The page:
Roast chicken with saffron, hazelnuts and honey.


On Francesca’s (Almost Italian) advice, I went to Big W and bought a couple of Yotam Ottolenghi’s cookbooks.  They were a bargain (on Australian standards) at $34.00 each.   I bought The Cookbook and Plenty.  I already had Jerusalem.

Maus was flicking through Plenty, it was still on the coffee table, and piped up, “Did you buy this for Colette for Christmas?”  “No, its mine.  Why?” I replied.  “Its vegetarian,” she smirked.  Oh dear!!  Maybe I should have opened the book before I bought it 🙂  I am sure there will be some great salads in it. Yotam is famous for his salads.

Ottolenghi The Cookbook, on the other hand, is not vegetarian.  I had only given it a quick flick when I spotted a couple of great chicken traybakes.  Roast chicken with sumac, za’atar and lemon and roast chicken with saffron, hazelnuts and honey.  Maus’ sister, Pauline, was coming to dinner so I let Maus choose which we would try.  She chose the latter.  It was great, and dead easy to put together.  We will definitely be making it again.

I also made a wonderful salad to go with it from JerusalemBaby spinach salad with dates & almonds.  I intended to do a post on it but my photo does not do it justice.  If I don’t end up doing a post, check it out anyway.  It is a great recipe.  It is on page 30.


  • 1 large free-range chicken cut into serving pieces.  I cut down either side of the backbone (keeping it for stock) and down the centre of the breast bone.  I then separate the breast from the thigh, separate the drumsticks, remove the wings (keeping them for another day) and cut the breast in two.
  •  2 onions, roughly chopped
  •  4 tbs* olive oil
  •  1 tsp ground ginger
  •  1 tsp ground cinnamon
  •  a generous pinch of saffron strands
  •  juice of 1 lemon
  •  4 tbs* cold water
  •  2 tsp coarse sea salt
  • 1 tsp black pepper
  •  100g unskinned hazelnuts
  •  70g honey
  •  2 tbs* rosewater
  •  2 spring onions, roughly chopped

*These are 15 mil tablespoons.


  1. In a large bowl, mix the chicken pieces with the onions, olive oil, ginger, cinnamon, saffron, lemon juice, water, salt and pepper.  Leave to marinate for, at least, an hour or overnight in the fridge.
  2. Preheat the oven to 190°C.
  3. Spread the hazelnuts out on a baking sheet and toast for 10 minutes.  Even though the recipe didn’t say to: once the hazelnuts were roasted, I rubbed them in an old tea towel to remove the skins.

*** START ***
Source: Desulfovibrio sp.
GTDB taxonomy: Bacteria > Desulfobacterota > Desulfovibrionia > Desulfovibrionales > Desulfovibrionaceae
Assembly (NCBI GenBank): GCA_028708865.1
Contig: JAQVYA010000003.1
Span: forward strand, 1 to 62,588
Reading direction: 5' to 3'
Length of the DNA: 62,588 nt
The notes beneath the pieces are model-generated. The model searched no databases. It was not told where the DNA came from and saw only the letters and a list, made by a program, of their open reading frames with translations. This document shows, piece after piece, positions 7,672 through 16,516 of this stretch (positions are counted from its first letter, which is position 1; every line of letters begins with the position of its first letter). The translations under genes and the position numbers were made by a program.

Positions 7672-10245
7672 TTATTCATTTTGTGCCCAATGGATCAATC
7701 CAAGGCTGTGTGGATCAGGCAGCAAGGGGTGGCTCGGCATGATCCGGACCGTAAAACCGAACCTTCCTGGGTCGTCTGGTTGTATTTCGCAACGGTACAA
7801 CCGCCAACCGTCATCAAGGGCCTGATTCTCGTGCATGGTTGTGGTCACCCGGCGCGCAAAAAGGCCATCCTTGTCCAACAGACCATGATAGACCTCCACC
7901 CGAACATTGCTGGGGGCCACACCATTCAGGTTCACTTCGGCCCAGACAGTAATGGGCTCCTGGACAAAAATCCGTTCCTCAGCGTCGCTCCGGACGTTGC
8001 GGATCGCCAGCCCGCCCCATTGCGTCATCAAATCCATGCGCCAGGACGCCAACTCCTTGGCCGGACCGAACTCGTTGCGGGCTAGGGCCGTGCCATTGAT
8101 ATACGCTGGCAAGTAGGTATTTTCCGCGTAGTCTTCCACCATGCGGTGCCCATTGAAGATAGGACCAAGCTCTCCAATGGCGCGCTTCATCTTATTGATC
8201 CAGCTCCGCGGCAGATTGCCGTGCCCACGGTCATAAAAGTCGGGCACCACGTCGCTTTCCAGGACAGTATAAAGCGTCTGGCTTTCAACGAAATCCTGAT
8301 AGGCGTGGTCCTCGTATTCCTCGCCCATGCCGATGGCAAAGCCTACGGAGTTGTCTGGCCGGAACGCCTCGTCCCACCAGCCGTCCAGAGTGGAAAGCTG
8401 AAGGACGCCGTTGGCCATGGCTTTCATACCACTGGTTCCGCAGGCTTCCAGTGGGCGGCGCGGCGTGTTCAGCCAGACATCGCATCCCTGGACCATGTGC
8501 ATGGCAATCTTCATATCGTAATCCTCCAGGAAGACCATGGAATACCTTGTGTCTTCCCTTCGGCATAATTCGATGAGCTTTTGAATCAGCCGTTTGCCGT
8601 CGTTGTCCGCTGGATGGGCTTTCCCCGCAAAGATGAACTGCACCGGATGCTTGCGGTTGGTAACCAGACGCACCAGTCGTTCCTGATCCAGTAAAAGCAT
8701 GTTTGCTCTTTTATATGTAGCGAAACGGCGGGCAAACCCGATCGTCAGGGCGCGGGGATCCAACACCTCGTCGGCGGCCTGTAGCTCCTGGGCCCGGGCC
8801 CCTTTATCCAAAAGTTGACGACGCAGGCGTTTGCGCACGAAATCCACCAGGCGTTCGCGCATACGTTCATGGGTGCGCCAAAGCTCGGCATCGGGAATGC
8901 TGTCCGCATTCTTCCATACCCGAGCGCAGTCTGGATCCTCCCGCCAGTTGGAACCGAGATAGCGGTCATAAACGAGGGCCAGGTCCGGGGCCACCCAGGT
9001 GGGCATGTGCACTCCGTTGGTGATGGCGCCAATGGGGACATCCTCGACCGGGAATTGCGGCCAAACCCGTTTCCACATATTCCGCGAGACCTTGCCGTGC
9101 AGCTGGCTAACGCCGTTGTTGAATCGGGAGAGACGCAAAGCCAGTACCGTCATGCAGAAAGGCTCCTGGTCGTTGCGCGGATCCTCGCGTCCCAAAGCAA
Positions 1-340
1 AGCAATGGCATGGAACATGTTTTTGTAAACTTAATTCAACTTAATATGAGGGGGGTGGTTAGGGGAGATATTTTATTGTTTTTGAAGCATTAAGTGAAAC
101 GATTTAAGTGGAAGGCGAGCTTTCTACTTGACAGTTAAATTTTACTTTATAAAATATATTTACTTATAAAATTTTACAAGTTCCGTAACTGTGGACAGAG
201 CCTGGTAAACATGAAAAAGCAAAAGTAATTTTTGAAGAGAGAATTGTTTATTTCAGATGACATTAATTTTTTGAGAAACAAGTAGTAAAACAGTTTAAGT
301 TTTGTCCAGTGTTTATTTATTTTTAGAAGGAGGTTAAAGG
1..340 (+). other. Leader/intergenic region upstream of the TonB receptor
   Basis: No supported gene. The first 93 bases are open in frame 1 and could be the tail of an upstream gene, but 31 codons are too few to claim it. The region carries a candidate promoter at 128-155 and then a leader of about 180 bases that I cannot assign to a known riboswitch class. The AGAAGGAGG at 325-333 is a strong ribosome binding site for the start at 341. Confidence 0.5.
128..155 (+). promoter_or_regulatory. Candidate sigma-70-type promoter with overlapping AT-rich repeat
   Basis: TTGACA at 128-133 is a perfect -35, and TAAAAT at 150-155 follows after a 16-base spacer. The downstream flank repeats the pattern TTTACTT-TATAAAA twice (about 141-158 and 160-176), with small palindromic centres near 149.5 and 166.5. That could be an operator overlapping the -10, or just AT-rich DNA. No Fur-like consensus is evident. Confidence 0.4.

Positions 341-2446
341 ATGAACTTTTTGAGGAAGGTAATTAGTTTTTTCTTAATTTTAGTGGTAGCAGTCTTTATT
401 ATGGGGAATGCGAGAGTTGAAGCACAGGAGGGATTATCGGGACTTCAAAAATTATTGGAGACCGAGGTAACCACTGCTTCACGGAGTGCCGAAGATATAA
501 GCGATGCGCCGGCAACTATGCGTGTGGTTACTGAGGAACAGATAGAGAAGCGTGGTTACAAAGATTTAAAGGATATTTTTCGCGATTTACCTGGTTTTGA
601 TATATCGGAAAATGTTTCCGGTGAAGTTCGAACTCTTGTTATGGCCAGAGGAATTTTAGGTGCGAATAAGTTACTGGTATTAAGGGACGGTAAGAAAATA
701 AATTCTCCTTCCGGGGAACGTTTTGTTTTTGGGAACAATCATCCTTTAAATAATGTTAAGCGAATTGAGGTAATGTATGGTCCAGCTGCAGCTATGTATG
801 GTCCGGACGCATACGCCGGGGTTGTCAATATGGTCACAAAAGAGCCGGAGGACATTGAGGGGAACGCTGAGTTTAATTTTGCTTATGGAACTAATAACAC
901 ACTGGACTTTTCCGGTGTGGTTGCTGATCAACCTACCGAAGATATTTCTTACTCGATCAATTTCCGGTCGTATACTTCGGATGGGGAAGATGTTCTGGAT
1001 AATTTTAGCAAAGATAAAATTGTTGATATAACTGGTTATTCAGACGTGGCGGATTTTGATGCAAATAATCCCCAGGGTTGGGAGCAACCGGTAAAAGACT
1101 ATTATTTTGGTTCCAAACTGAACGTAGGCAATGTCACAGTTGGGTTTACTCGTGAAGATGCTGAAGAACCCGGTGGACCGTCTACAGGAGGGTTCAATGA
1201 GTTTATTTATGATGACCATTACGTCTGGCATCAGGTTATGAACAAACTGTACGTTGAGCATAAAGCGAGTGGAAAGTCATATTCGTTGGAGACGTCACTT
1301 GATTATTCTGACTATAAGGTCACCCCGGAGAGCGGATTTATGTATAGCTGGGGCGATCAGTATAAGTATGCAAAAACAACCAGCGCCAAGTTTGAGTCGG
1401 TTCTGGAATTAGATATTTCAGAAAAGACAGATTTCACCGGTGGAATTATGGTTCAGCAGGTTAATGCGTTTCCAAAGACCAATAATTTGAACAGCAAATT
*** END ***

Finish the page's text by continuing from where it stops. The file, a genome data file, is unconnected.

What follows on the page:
4. Chop the roasted hazelnuts coarsely and set aside.
  5. Transfer the chicken and marinade to a baking dish large enough to accommodate everything comfortably.  Arrange the chicken pieces skin side up.
  6. Bake in preheated oven for about 35 minutes.
  7. While the chicken is roasting, mix the honey, rosewater and nuts together.
  8. Remove the chicken from the oven and spread the nut mixture over each piece of chicken.
  9. Return to the oven for 5 to 10 minutes, until the chicken is cooked through and the nuts are golden brown.
  10. Garnish with the chopped spring onions and serve.

16 thoughts on “Roast chicken with saffron, hazelnuts and honey.

  1. I first heard of Ottolenghi from you Glenda and in recent weeks the name, recipes and comments on his book and even something on TV keep coming up ….. so…. I think the universe is telling me to hit the Big W shelves. Thanks for another great post.

  2. Oh I am definitely giving this chicken a try, the honey and hazelnuts grabbed my attention. I was just wondering where you’ve been and noticed your comment on Celia’s post. Popped over here to see that you have been posting and I haven’t been getting the notices. I’m going to hit follow again to see if that works but it seems to be happening a lot lately on WordPress for some reason.

    • Hi Diane, the same thing happens to me. I follow lots of blogs but don’t get notifications of some posts others I get notifications all the time. I don’t get it.

      • I don’t get it either because I had been getting emails when you posting then they just stopped. I figured you were on vacation until I noticed your comments on Celia’s post. I just hit follow again on yours so we’ll see what happens.

  3. This really does sound good, Glenda. I’ve limited experience with Ottolenghi’s recipes but, those I’ve tried have all been worthwhile. I’ve yet to have a bad experience, which I can’t say about most published chefs. I’m pinning this for a future cold Winter’s day, when I’ll need a warm kitchen filled with a great aroma.

  4. Yum. I just know Ottolenghi will end up in my cookbook collection and as thinking of buying Plenty, but Ottolenghi The Cookbook sounds it would suit us better, although I’ll probably end up buying both, and more…

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